Crerand finished playing in 1971, with the team on a downward slope which continued in his period as assistant manager to Tommy Docherty; an unhappy time that even included relegation. After trying his luck as manager of Northampton Town, he went back to Manchester and embarked on a third career as a pundit on local radio. These days he writes a column in the programme and is employed by MUTV.
It suits the channel that, like Ferguson, a fellow Glaswegian and Labour supporter whom he admires hugely, Crerand defends the club to the hilt against all outsiders, above all when a case like that of Wayne Rooney happens to coincide with his own belief in football as an emotional experience providing entertainment for the working man. "I've got a job a lot of people would die for, I have a great time. A lot of people think I'm one-eyed but I don't, because I think sometimes United get the rough end of the stick. Wayne was swearing at the cameraman, nobody else. Look at what's happened since then with Kenny [Dalglish] having a go at the Arsenal manager. I don't think Kenny should be in trouble for that. I just think the FA had a go at United."
Get him started on the FA and that old vehemence resurfaces at once; former Manchester City chairman David Bernstein is first in Crerand's firing line: "Where's he disappeared to? He's gone a bit quiet. He's supposed to be the head of the organisation. Football's an emotional game and, if it wasn't, nobody would bloody come. Taking players' names for taking their shirt off – who makes these rules? They talk about 'respect'. What respect did they show people who went to the City-United game at Wembley, where the price of a cup of tea and a bun was eight and a half quid? Ordinary working-class lads, not earning fortunes. They've no respect for fans at all."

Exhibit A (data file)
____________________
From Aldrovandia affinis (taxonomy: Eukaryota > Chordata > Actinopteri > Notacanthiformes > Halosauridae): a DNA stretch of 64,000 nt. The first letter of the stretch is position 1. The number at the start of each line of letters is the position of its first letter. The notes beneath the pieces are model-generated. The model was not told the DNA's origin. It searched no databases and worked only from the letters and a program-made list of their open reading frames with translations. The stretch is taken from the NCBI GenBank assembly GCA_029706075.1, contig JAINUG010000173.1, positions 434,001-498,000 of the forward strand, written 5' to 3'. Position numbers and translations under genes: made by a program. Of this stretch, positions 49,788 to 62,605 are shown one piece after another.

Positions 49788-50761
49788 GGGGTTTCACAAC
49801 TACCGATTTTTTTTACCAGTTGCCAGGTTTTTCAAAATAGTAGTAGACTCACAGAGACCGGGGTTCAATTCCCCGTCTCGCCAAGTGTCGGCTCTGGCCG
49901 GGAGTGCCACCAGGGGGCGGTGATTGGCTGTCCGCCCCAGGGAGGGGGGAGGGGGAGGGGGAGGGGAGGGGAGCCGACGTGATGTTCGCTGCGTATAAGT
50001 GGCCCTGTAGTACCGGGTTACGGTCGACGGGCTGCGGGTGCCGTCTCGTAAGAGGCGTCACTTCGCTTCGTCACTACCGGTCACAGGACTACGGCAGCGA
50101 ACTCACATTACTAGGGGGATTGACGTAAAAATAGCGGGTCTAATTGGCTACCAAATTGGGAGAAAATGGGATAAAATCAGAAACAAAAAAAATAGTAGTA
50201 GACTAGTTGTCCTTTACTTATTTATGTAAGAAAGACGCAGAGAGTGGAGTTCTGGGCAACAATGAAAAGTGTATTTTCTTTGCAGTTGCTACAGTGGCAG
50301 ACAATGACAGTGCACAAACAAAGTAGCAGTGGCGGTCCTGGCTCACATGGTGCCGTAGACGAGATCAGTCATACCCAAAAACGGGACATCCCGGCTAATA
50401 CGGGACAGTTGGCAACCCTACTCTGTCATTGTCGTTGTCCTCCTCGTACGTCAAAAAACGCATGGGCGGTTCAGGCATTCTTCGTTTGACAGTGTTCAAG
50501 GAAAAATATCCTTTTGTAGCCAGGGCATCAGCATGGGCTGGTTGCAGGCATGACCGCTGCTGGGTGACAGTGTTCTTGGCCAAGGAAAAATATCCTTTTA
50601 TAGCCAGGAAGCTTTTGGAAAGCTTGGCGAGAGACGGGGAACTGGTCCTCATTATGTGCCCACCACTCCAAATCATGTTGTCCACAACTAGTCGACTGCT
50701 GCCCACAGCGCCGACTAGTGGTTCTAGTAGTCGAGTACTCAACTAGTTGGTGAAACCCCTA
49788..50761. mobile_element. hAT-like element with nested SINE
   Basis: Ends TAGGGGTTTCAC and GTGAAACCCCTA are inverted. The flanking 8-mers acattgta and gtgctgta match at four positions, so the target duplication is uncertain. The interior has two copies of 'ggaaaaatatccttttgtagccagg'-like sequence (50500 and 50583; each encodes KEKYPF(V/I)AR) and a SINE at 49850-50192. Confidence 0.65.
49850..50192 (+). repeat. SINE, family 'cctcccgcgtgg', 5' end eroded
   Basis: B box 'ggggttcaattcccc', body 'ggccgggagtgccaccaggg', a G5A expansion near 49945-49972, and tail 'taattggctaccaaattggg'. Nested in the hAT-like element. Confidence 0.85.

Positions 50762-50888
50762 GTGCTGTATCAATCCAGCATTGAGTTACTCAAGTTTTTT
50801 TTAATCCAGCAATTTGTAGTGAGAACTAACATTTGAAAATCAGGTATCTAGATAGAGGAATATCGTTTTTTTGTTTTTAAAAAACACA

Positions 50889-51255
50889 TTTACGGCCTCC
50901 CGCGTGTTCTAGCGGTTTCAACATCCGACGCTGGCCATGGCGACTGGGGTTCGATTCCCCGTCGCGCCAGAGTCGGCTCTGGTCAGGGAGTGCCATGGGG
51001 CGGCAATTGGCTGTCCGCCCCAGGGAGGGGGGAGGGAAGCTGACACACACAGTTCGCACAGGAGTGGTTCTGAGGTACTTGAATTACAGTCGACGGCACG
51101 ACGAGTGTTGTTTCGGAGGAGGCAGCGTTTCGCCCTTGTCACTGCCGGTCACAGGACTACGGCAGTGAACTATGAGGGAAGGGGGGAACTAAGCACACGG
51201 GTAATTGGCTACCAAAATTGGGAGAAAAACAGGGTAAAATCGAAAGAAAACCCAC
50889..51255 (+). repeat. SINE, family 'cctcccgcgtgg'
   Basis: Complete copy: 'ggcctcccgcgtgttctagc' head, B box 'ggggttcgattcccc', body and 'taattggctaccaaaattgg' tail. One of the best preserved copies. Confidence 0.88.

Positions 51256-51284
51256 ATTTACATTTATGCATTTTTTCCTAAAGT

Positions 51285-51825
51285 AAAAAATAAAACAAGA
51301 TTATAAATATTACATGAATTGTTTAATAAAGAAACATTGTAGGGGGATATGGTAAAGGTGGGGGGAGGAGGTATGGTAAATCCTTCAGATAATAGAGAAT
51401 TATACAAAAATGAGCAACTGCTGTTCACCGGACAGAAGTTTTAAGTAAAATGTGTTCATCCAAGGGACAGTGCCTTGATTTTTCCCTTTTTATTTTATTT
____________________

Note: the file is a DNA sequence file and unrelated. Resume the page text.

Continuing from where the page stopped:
After the FA Cup defeat last weekend he found himself sitting opposite the old City hero Mike Summerbee on the train back to Manchester. But instead of reliving a Sixties derby by kicking each other under the table, they shared a bottle of wine. "The bar's been raised by City and the challenge is there," he says. "The derbies in my day were very, very big, then it died a bit but now City are back. They are gonna be a threat, there's no question. With the amount of money they have got they can buy whoever they want. Winning their first trophy would be a big asset because if you remember when Alex first came here, all the pressure was on him to win a trophy and the Cup was what we won."
As for Europe, where United have been solid rather than exciting, and the task in Gelsenkirchen on Tuesday: "The thing about Europe is when you go away from home it's your nature to be defensive and not concede, and United have got that down to a fine art. Then when you get to the knockout stages you've got to score away from home. German teams are difficult to beat. Schalke have a new manager, they've got Raul, and the two results against Inter Milan would certainly frighten many teams. But Real Madrid against Manchester United – there's something about that."
Schalke v Manchester Utd is on Sky Sports 2 on Tuesday, kick-off 7.45pmReuse content